Or make learners sit their driving test while drunk, because they're going to end up driving with a BAC of 0.05 at some point so might as well make sure they're capable of piloting a car proficiently in that situation.
  11. Amen to that, Cam.

    This business of daddy or mummy passing on their total incompetence to their kids is just bloody stupid.
  12. Learners are already quite proficient at driving in an illegal manner before they ever get behind the wheel. Doing something as asinine as getting them to drive drunk is no better than lining most of them up and just shooting them in the face and will have about the same effect.
    If you drive drunk you deserve all the contempt and hate society can pile on you.

  13. I'd vote for that.
  14. I think it's brilliant. For any gov to do anything in the right direction at the mo is very unique .... rare.... farken gold.
    I think camera's make enough dough for those that be, that they should subsidize 20 hours of pro training for each student. Maybe some parents could learn how to drive then.... pitty it's off their 16 y/o kid, but none the less they would learn
  15. I really want to kick "Mr Scruby" in the balls. (a punishment normally reserved for the very worst of society)
  16. My suggestion was half-serious, half-facetious. Facetious, because on the face of it it's a stupid, but makes about as much sense as Harold Scruby's ideas and he gets covered by all of the major newspapers. Serious, because I reckon that you could probably reduce drink-driving by demonstrating to young people in a controlled environment how impaired their ability to drive is after a few drinks. I remember reading a while ago an experiment with a bunch of experienced bikers where they measured their ability to control the bike (time through a slalom course, I think). They did significantly worse after even a small amount of booze, within the legal limit.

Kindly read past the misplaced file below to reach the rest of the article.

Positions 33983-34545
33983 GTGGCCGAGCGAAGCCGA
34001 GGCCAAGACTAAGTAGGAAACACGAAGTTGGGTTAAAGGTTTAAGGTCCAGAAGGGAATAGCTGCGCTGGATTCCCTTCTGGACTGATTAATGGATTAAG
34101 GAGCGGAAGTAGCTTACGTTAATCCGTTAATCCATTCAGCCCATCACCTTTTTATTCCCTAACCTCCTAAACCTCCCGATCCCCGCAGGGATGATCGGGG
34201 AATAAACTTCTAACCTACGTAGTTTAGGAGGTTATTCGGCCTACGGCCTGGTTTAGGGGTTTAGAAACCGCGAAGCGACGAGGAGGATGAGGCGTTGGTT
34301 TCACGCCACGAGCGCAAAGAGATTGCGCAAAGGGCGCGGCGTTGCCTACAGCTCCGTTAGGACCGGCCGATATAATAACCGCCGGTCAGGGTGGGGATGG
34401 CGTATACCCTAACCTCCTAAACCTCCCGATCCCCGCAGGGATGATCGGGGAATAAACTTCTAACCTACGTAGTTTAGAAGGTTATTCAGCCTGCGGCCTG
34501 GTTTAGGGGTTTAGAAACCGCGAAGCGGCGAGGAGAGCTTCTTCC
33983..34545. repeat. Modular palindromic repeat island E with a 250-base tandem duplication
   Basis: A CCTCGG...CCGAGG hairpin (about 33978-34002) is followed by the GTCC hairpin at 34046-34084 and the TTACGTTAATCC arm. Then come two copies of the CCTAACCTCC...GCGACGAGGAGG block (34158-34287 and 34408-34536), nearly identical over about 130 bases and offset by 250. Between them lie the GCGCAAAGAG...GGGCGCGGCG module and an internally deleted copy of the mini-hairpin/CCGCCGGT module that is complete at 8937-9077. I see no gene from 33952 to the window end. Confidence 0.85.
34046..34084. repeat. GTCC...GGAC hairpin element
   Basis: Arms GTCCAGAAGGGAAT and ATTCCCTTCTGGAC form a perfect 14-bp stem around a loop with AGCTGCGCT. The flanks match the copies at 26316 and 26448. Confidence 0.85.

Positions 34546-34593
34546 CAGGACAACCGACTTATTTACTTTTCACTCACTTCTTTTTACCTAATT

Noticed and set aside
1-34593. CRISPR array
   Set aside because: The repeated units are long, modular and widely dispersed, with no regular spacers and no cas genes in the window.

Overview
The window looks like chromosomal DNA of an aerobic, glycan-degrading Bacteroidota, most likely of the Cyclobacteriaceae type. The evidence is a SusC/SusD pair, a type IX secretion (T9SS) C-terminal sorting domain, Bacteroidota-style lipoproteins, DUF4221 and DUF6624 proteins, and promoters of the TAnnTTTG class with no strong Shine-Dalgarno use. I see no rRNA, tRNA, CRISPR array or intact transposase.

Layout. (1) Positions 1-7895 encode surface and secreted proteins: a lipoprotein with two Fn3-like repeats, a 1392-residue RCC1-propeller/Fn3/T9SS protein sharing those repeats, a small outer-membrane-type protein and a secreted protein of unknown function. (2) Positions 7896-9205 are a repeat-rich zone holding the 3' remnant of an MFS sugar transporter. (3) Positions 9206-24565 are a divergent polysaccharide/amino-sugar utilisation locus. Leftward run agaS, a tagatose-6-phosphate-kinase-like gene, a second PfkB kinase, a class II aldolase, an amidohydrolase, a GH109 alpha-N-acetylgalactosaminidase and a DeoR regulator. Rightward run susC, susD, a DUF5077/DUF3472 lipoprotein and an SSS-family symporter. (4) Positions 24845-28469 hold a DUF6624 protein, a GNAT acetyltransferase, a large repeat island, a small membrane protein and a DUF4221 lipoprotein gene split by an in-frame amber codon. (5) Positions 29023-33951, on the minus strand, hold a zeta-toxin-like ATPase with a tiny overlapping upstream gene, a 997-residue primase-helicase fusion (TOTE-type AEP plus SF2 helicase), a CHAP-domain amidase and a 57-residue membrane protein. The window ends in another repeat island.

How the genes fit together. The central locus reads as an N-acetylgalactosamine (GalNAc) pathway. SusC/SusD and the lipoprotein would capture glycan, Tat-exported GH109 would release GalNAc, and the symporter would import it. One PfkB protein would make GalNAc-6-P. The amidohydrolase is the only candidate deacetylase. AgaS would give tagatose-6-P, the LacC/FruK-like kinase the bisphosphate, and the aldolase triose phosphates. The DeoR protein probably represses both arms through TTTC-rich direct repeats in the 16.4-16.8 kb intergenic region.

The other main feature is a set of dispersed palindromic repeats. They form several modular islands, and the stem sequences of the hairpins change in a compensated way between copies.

FWIW: a friend of mine ended up in hospital after a drunk driver ran a red light and T-boned him. The other guy immediately drove off without even checking to see if my friend was okay. (Fortunately there were witnesses.) You're not going to find me defending drink driving.
  17. It's a fair and valid point that parents should have to do some basic training before being allowed to teach kids to drive.
    My old boss told me about an incident that happened a few years ago when they were travelling down to Wollongong from Young. They were sitting on the posted limit (110) when a L plater blew past them, and badly (not holding a clean line, sudden steering changes etc). Car load of passengers, the supervising driver sitting back with his feet sticking out of the window stubby in hand. The L plater then swerved suddenly in front before overtaking the next care on the left hand side. Boss's wife called 000 on the mobile, who confirmed that was a legitimate use of the service and passed them to the police who alerted the nearest highway patrol. Ten minutes later the L plater and family were seen on the side of the road with highway patrol cars front and back. The woman in the back seat was apparently yelling and waving aggressively at the cops as my boss drove past.
    Some parents simply cannot be trusted to teach their kids to drive, but fixing the problem isn't easy.
  18. If I sounded like I was using "you" at you personally, it's not what I meant. It was a general "you" as in "that guy doing whatever it is".
    I drove my Dad home more than once because he was either drunk or toasted on pain killers (the latter legitimately for medical conditions, the former ... not so much). I understand some people find themselves in awkward circumstances, but we always have a choice.
  19. No it's not.

    Most of the parents who have held their licences for a while, couldn't pass a driving and road rules test now, assuming that they ever could.

    Re=educating the existing licence holders would be great, but it won't happen for political and economic reasons, but it would be relatively easy to stop them passing on their ignorance to their kids.

    Hereditary has already done enough damage.
  20. I reckon re-testing a full licence holder before they can supervise a learner would go some way towards improving the situation.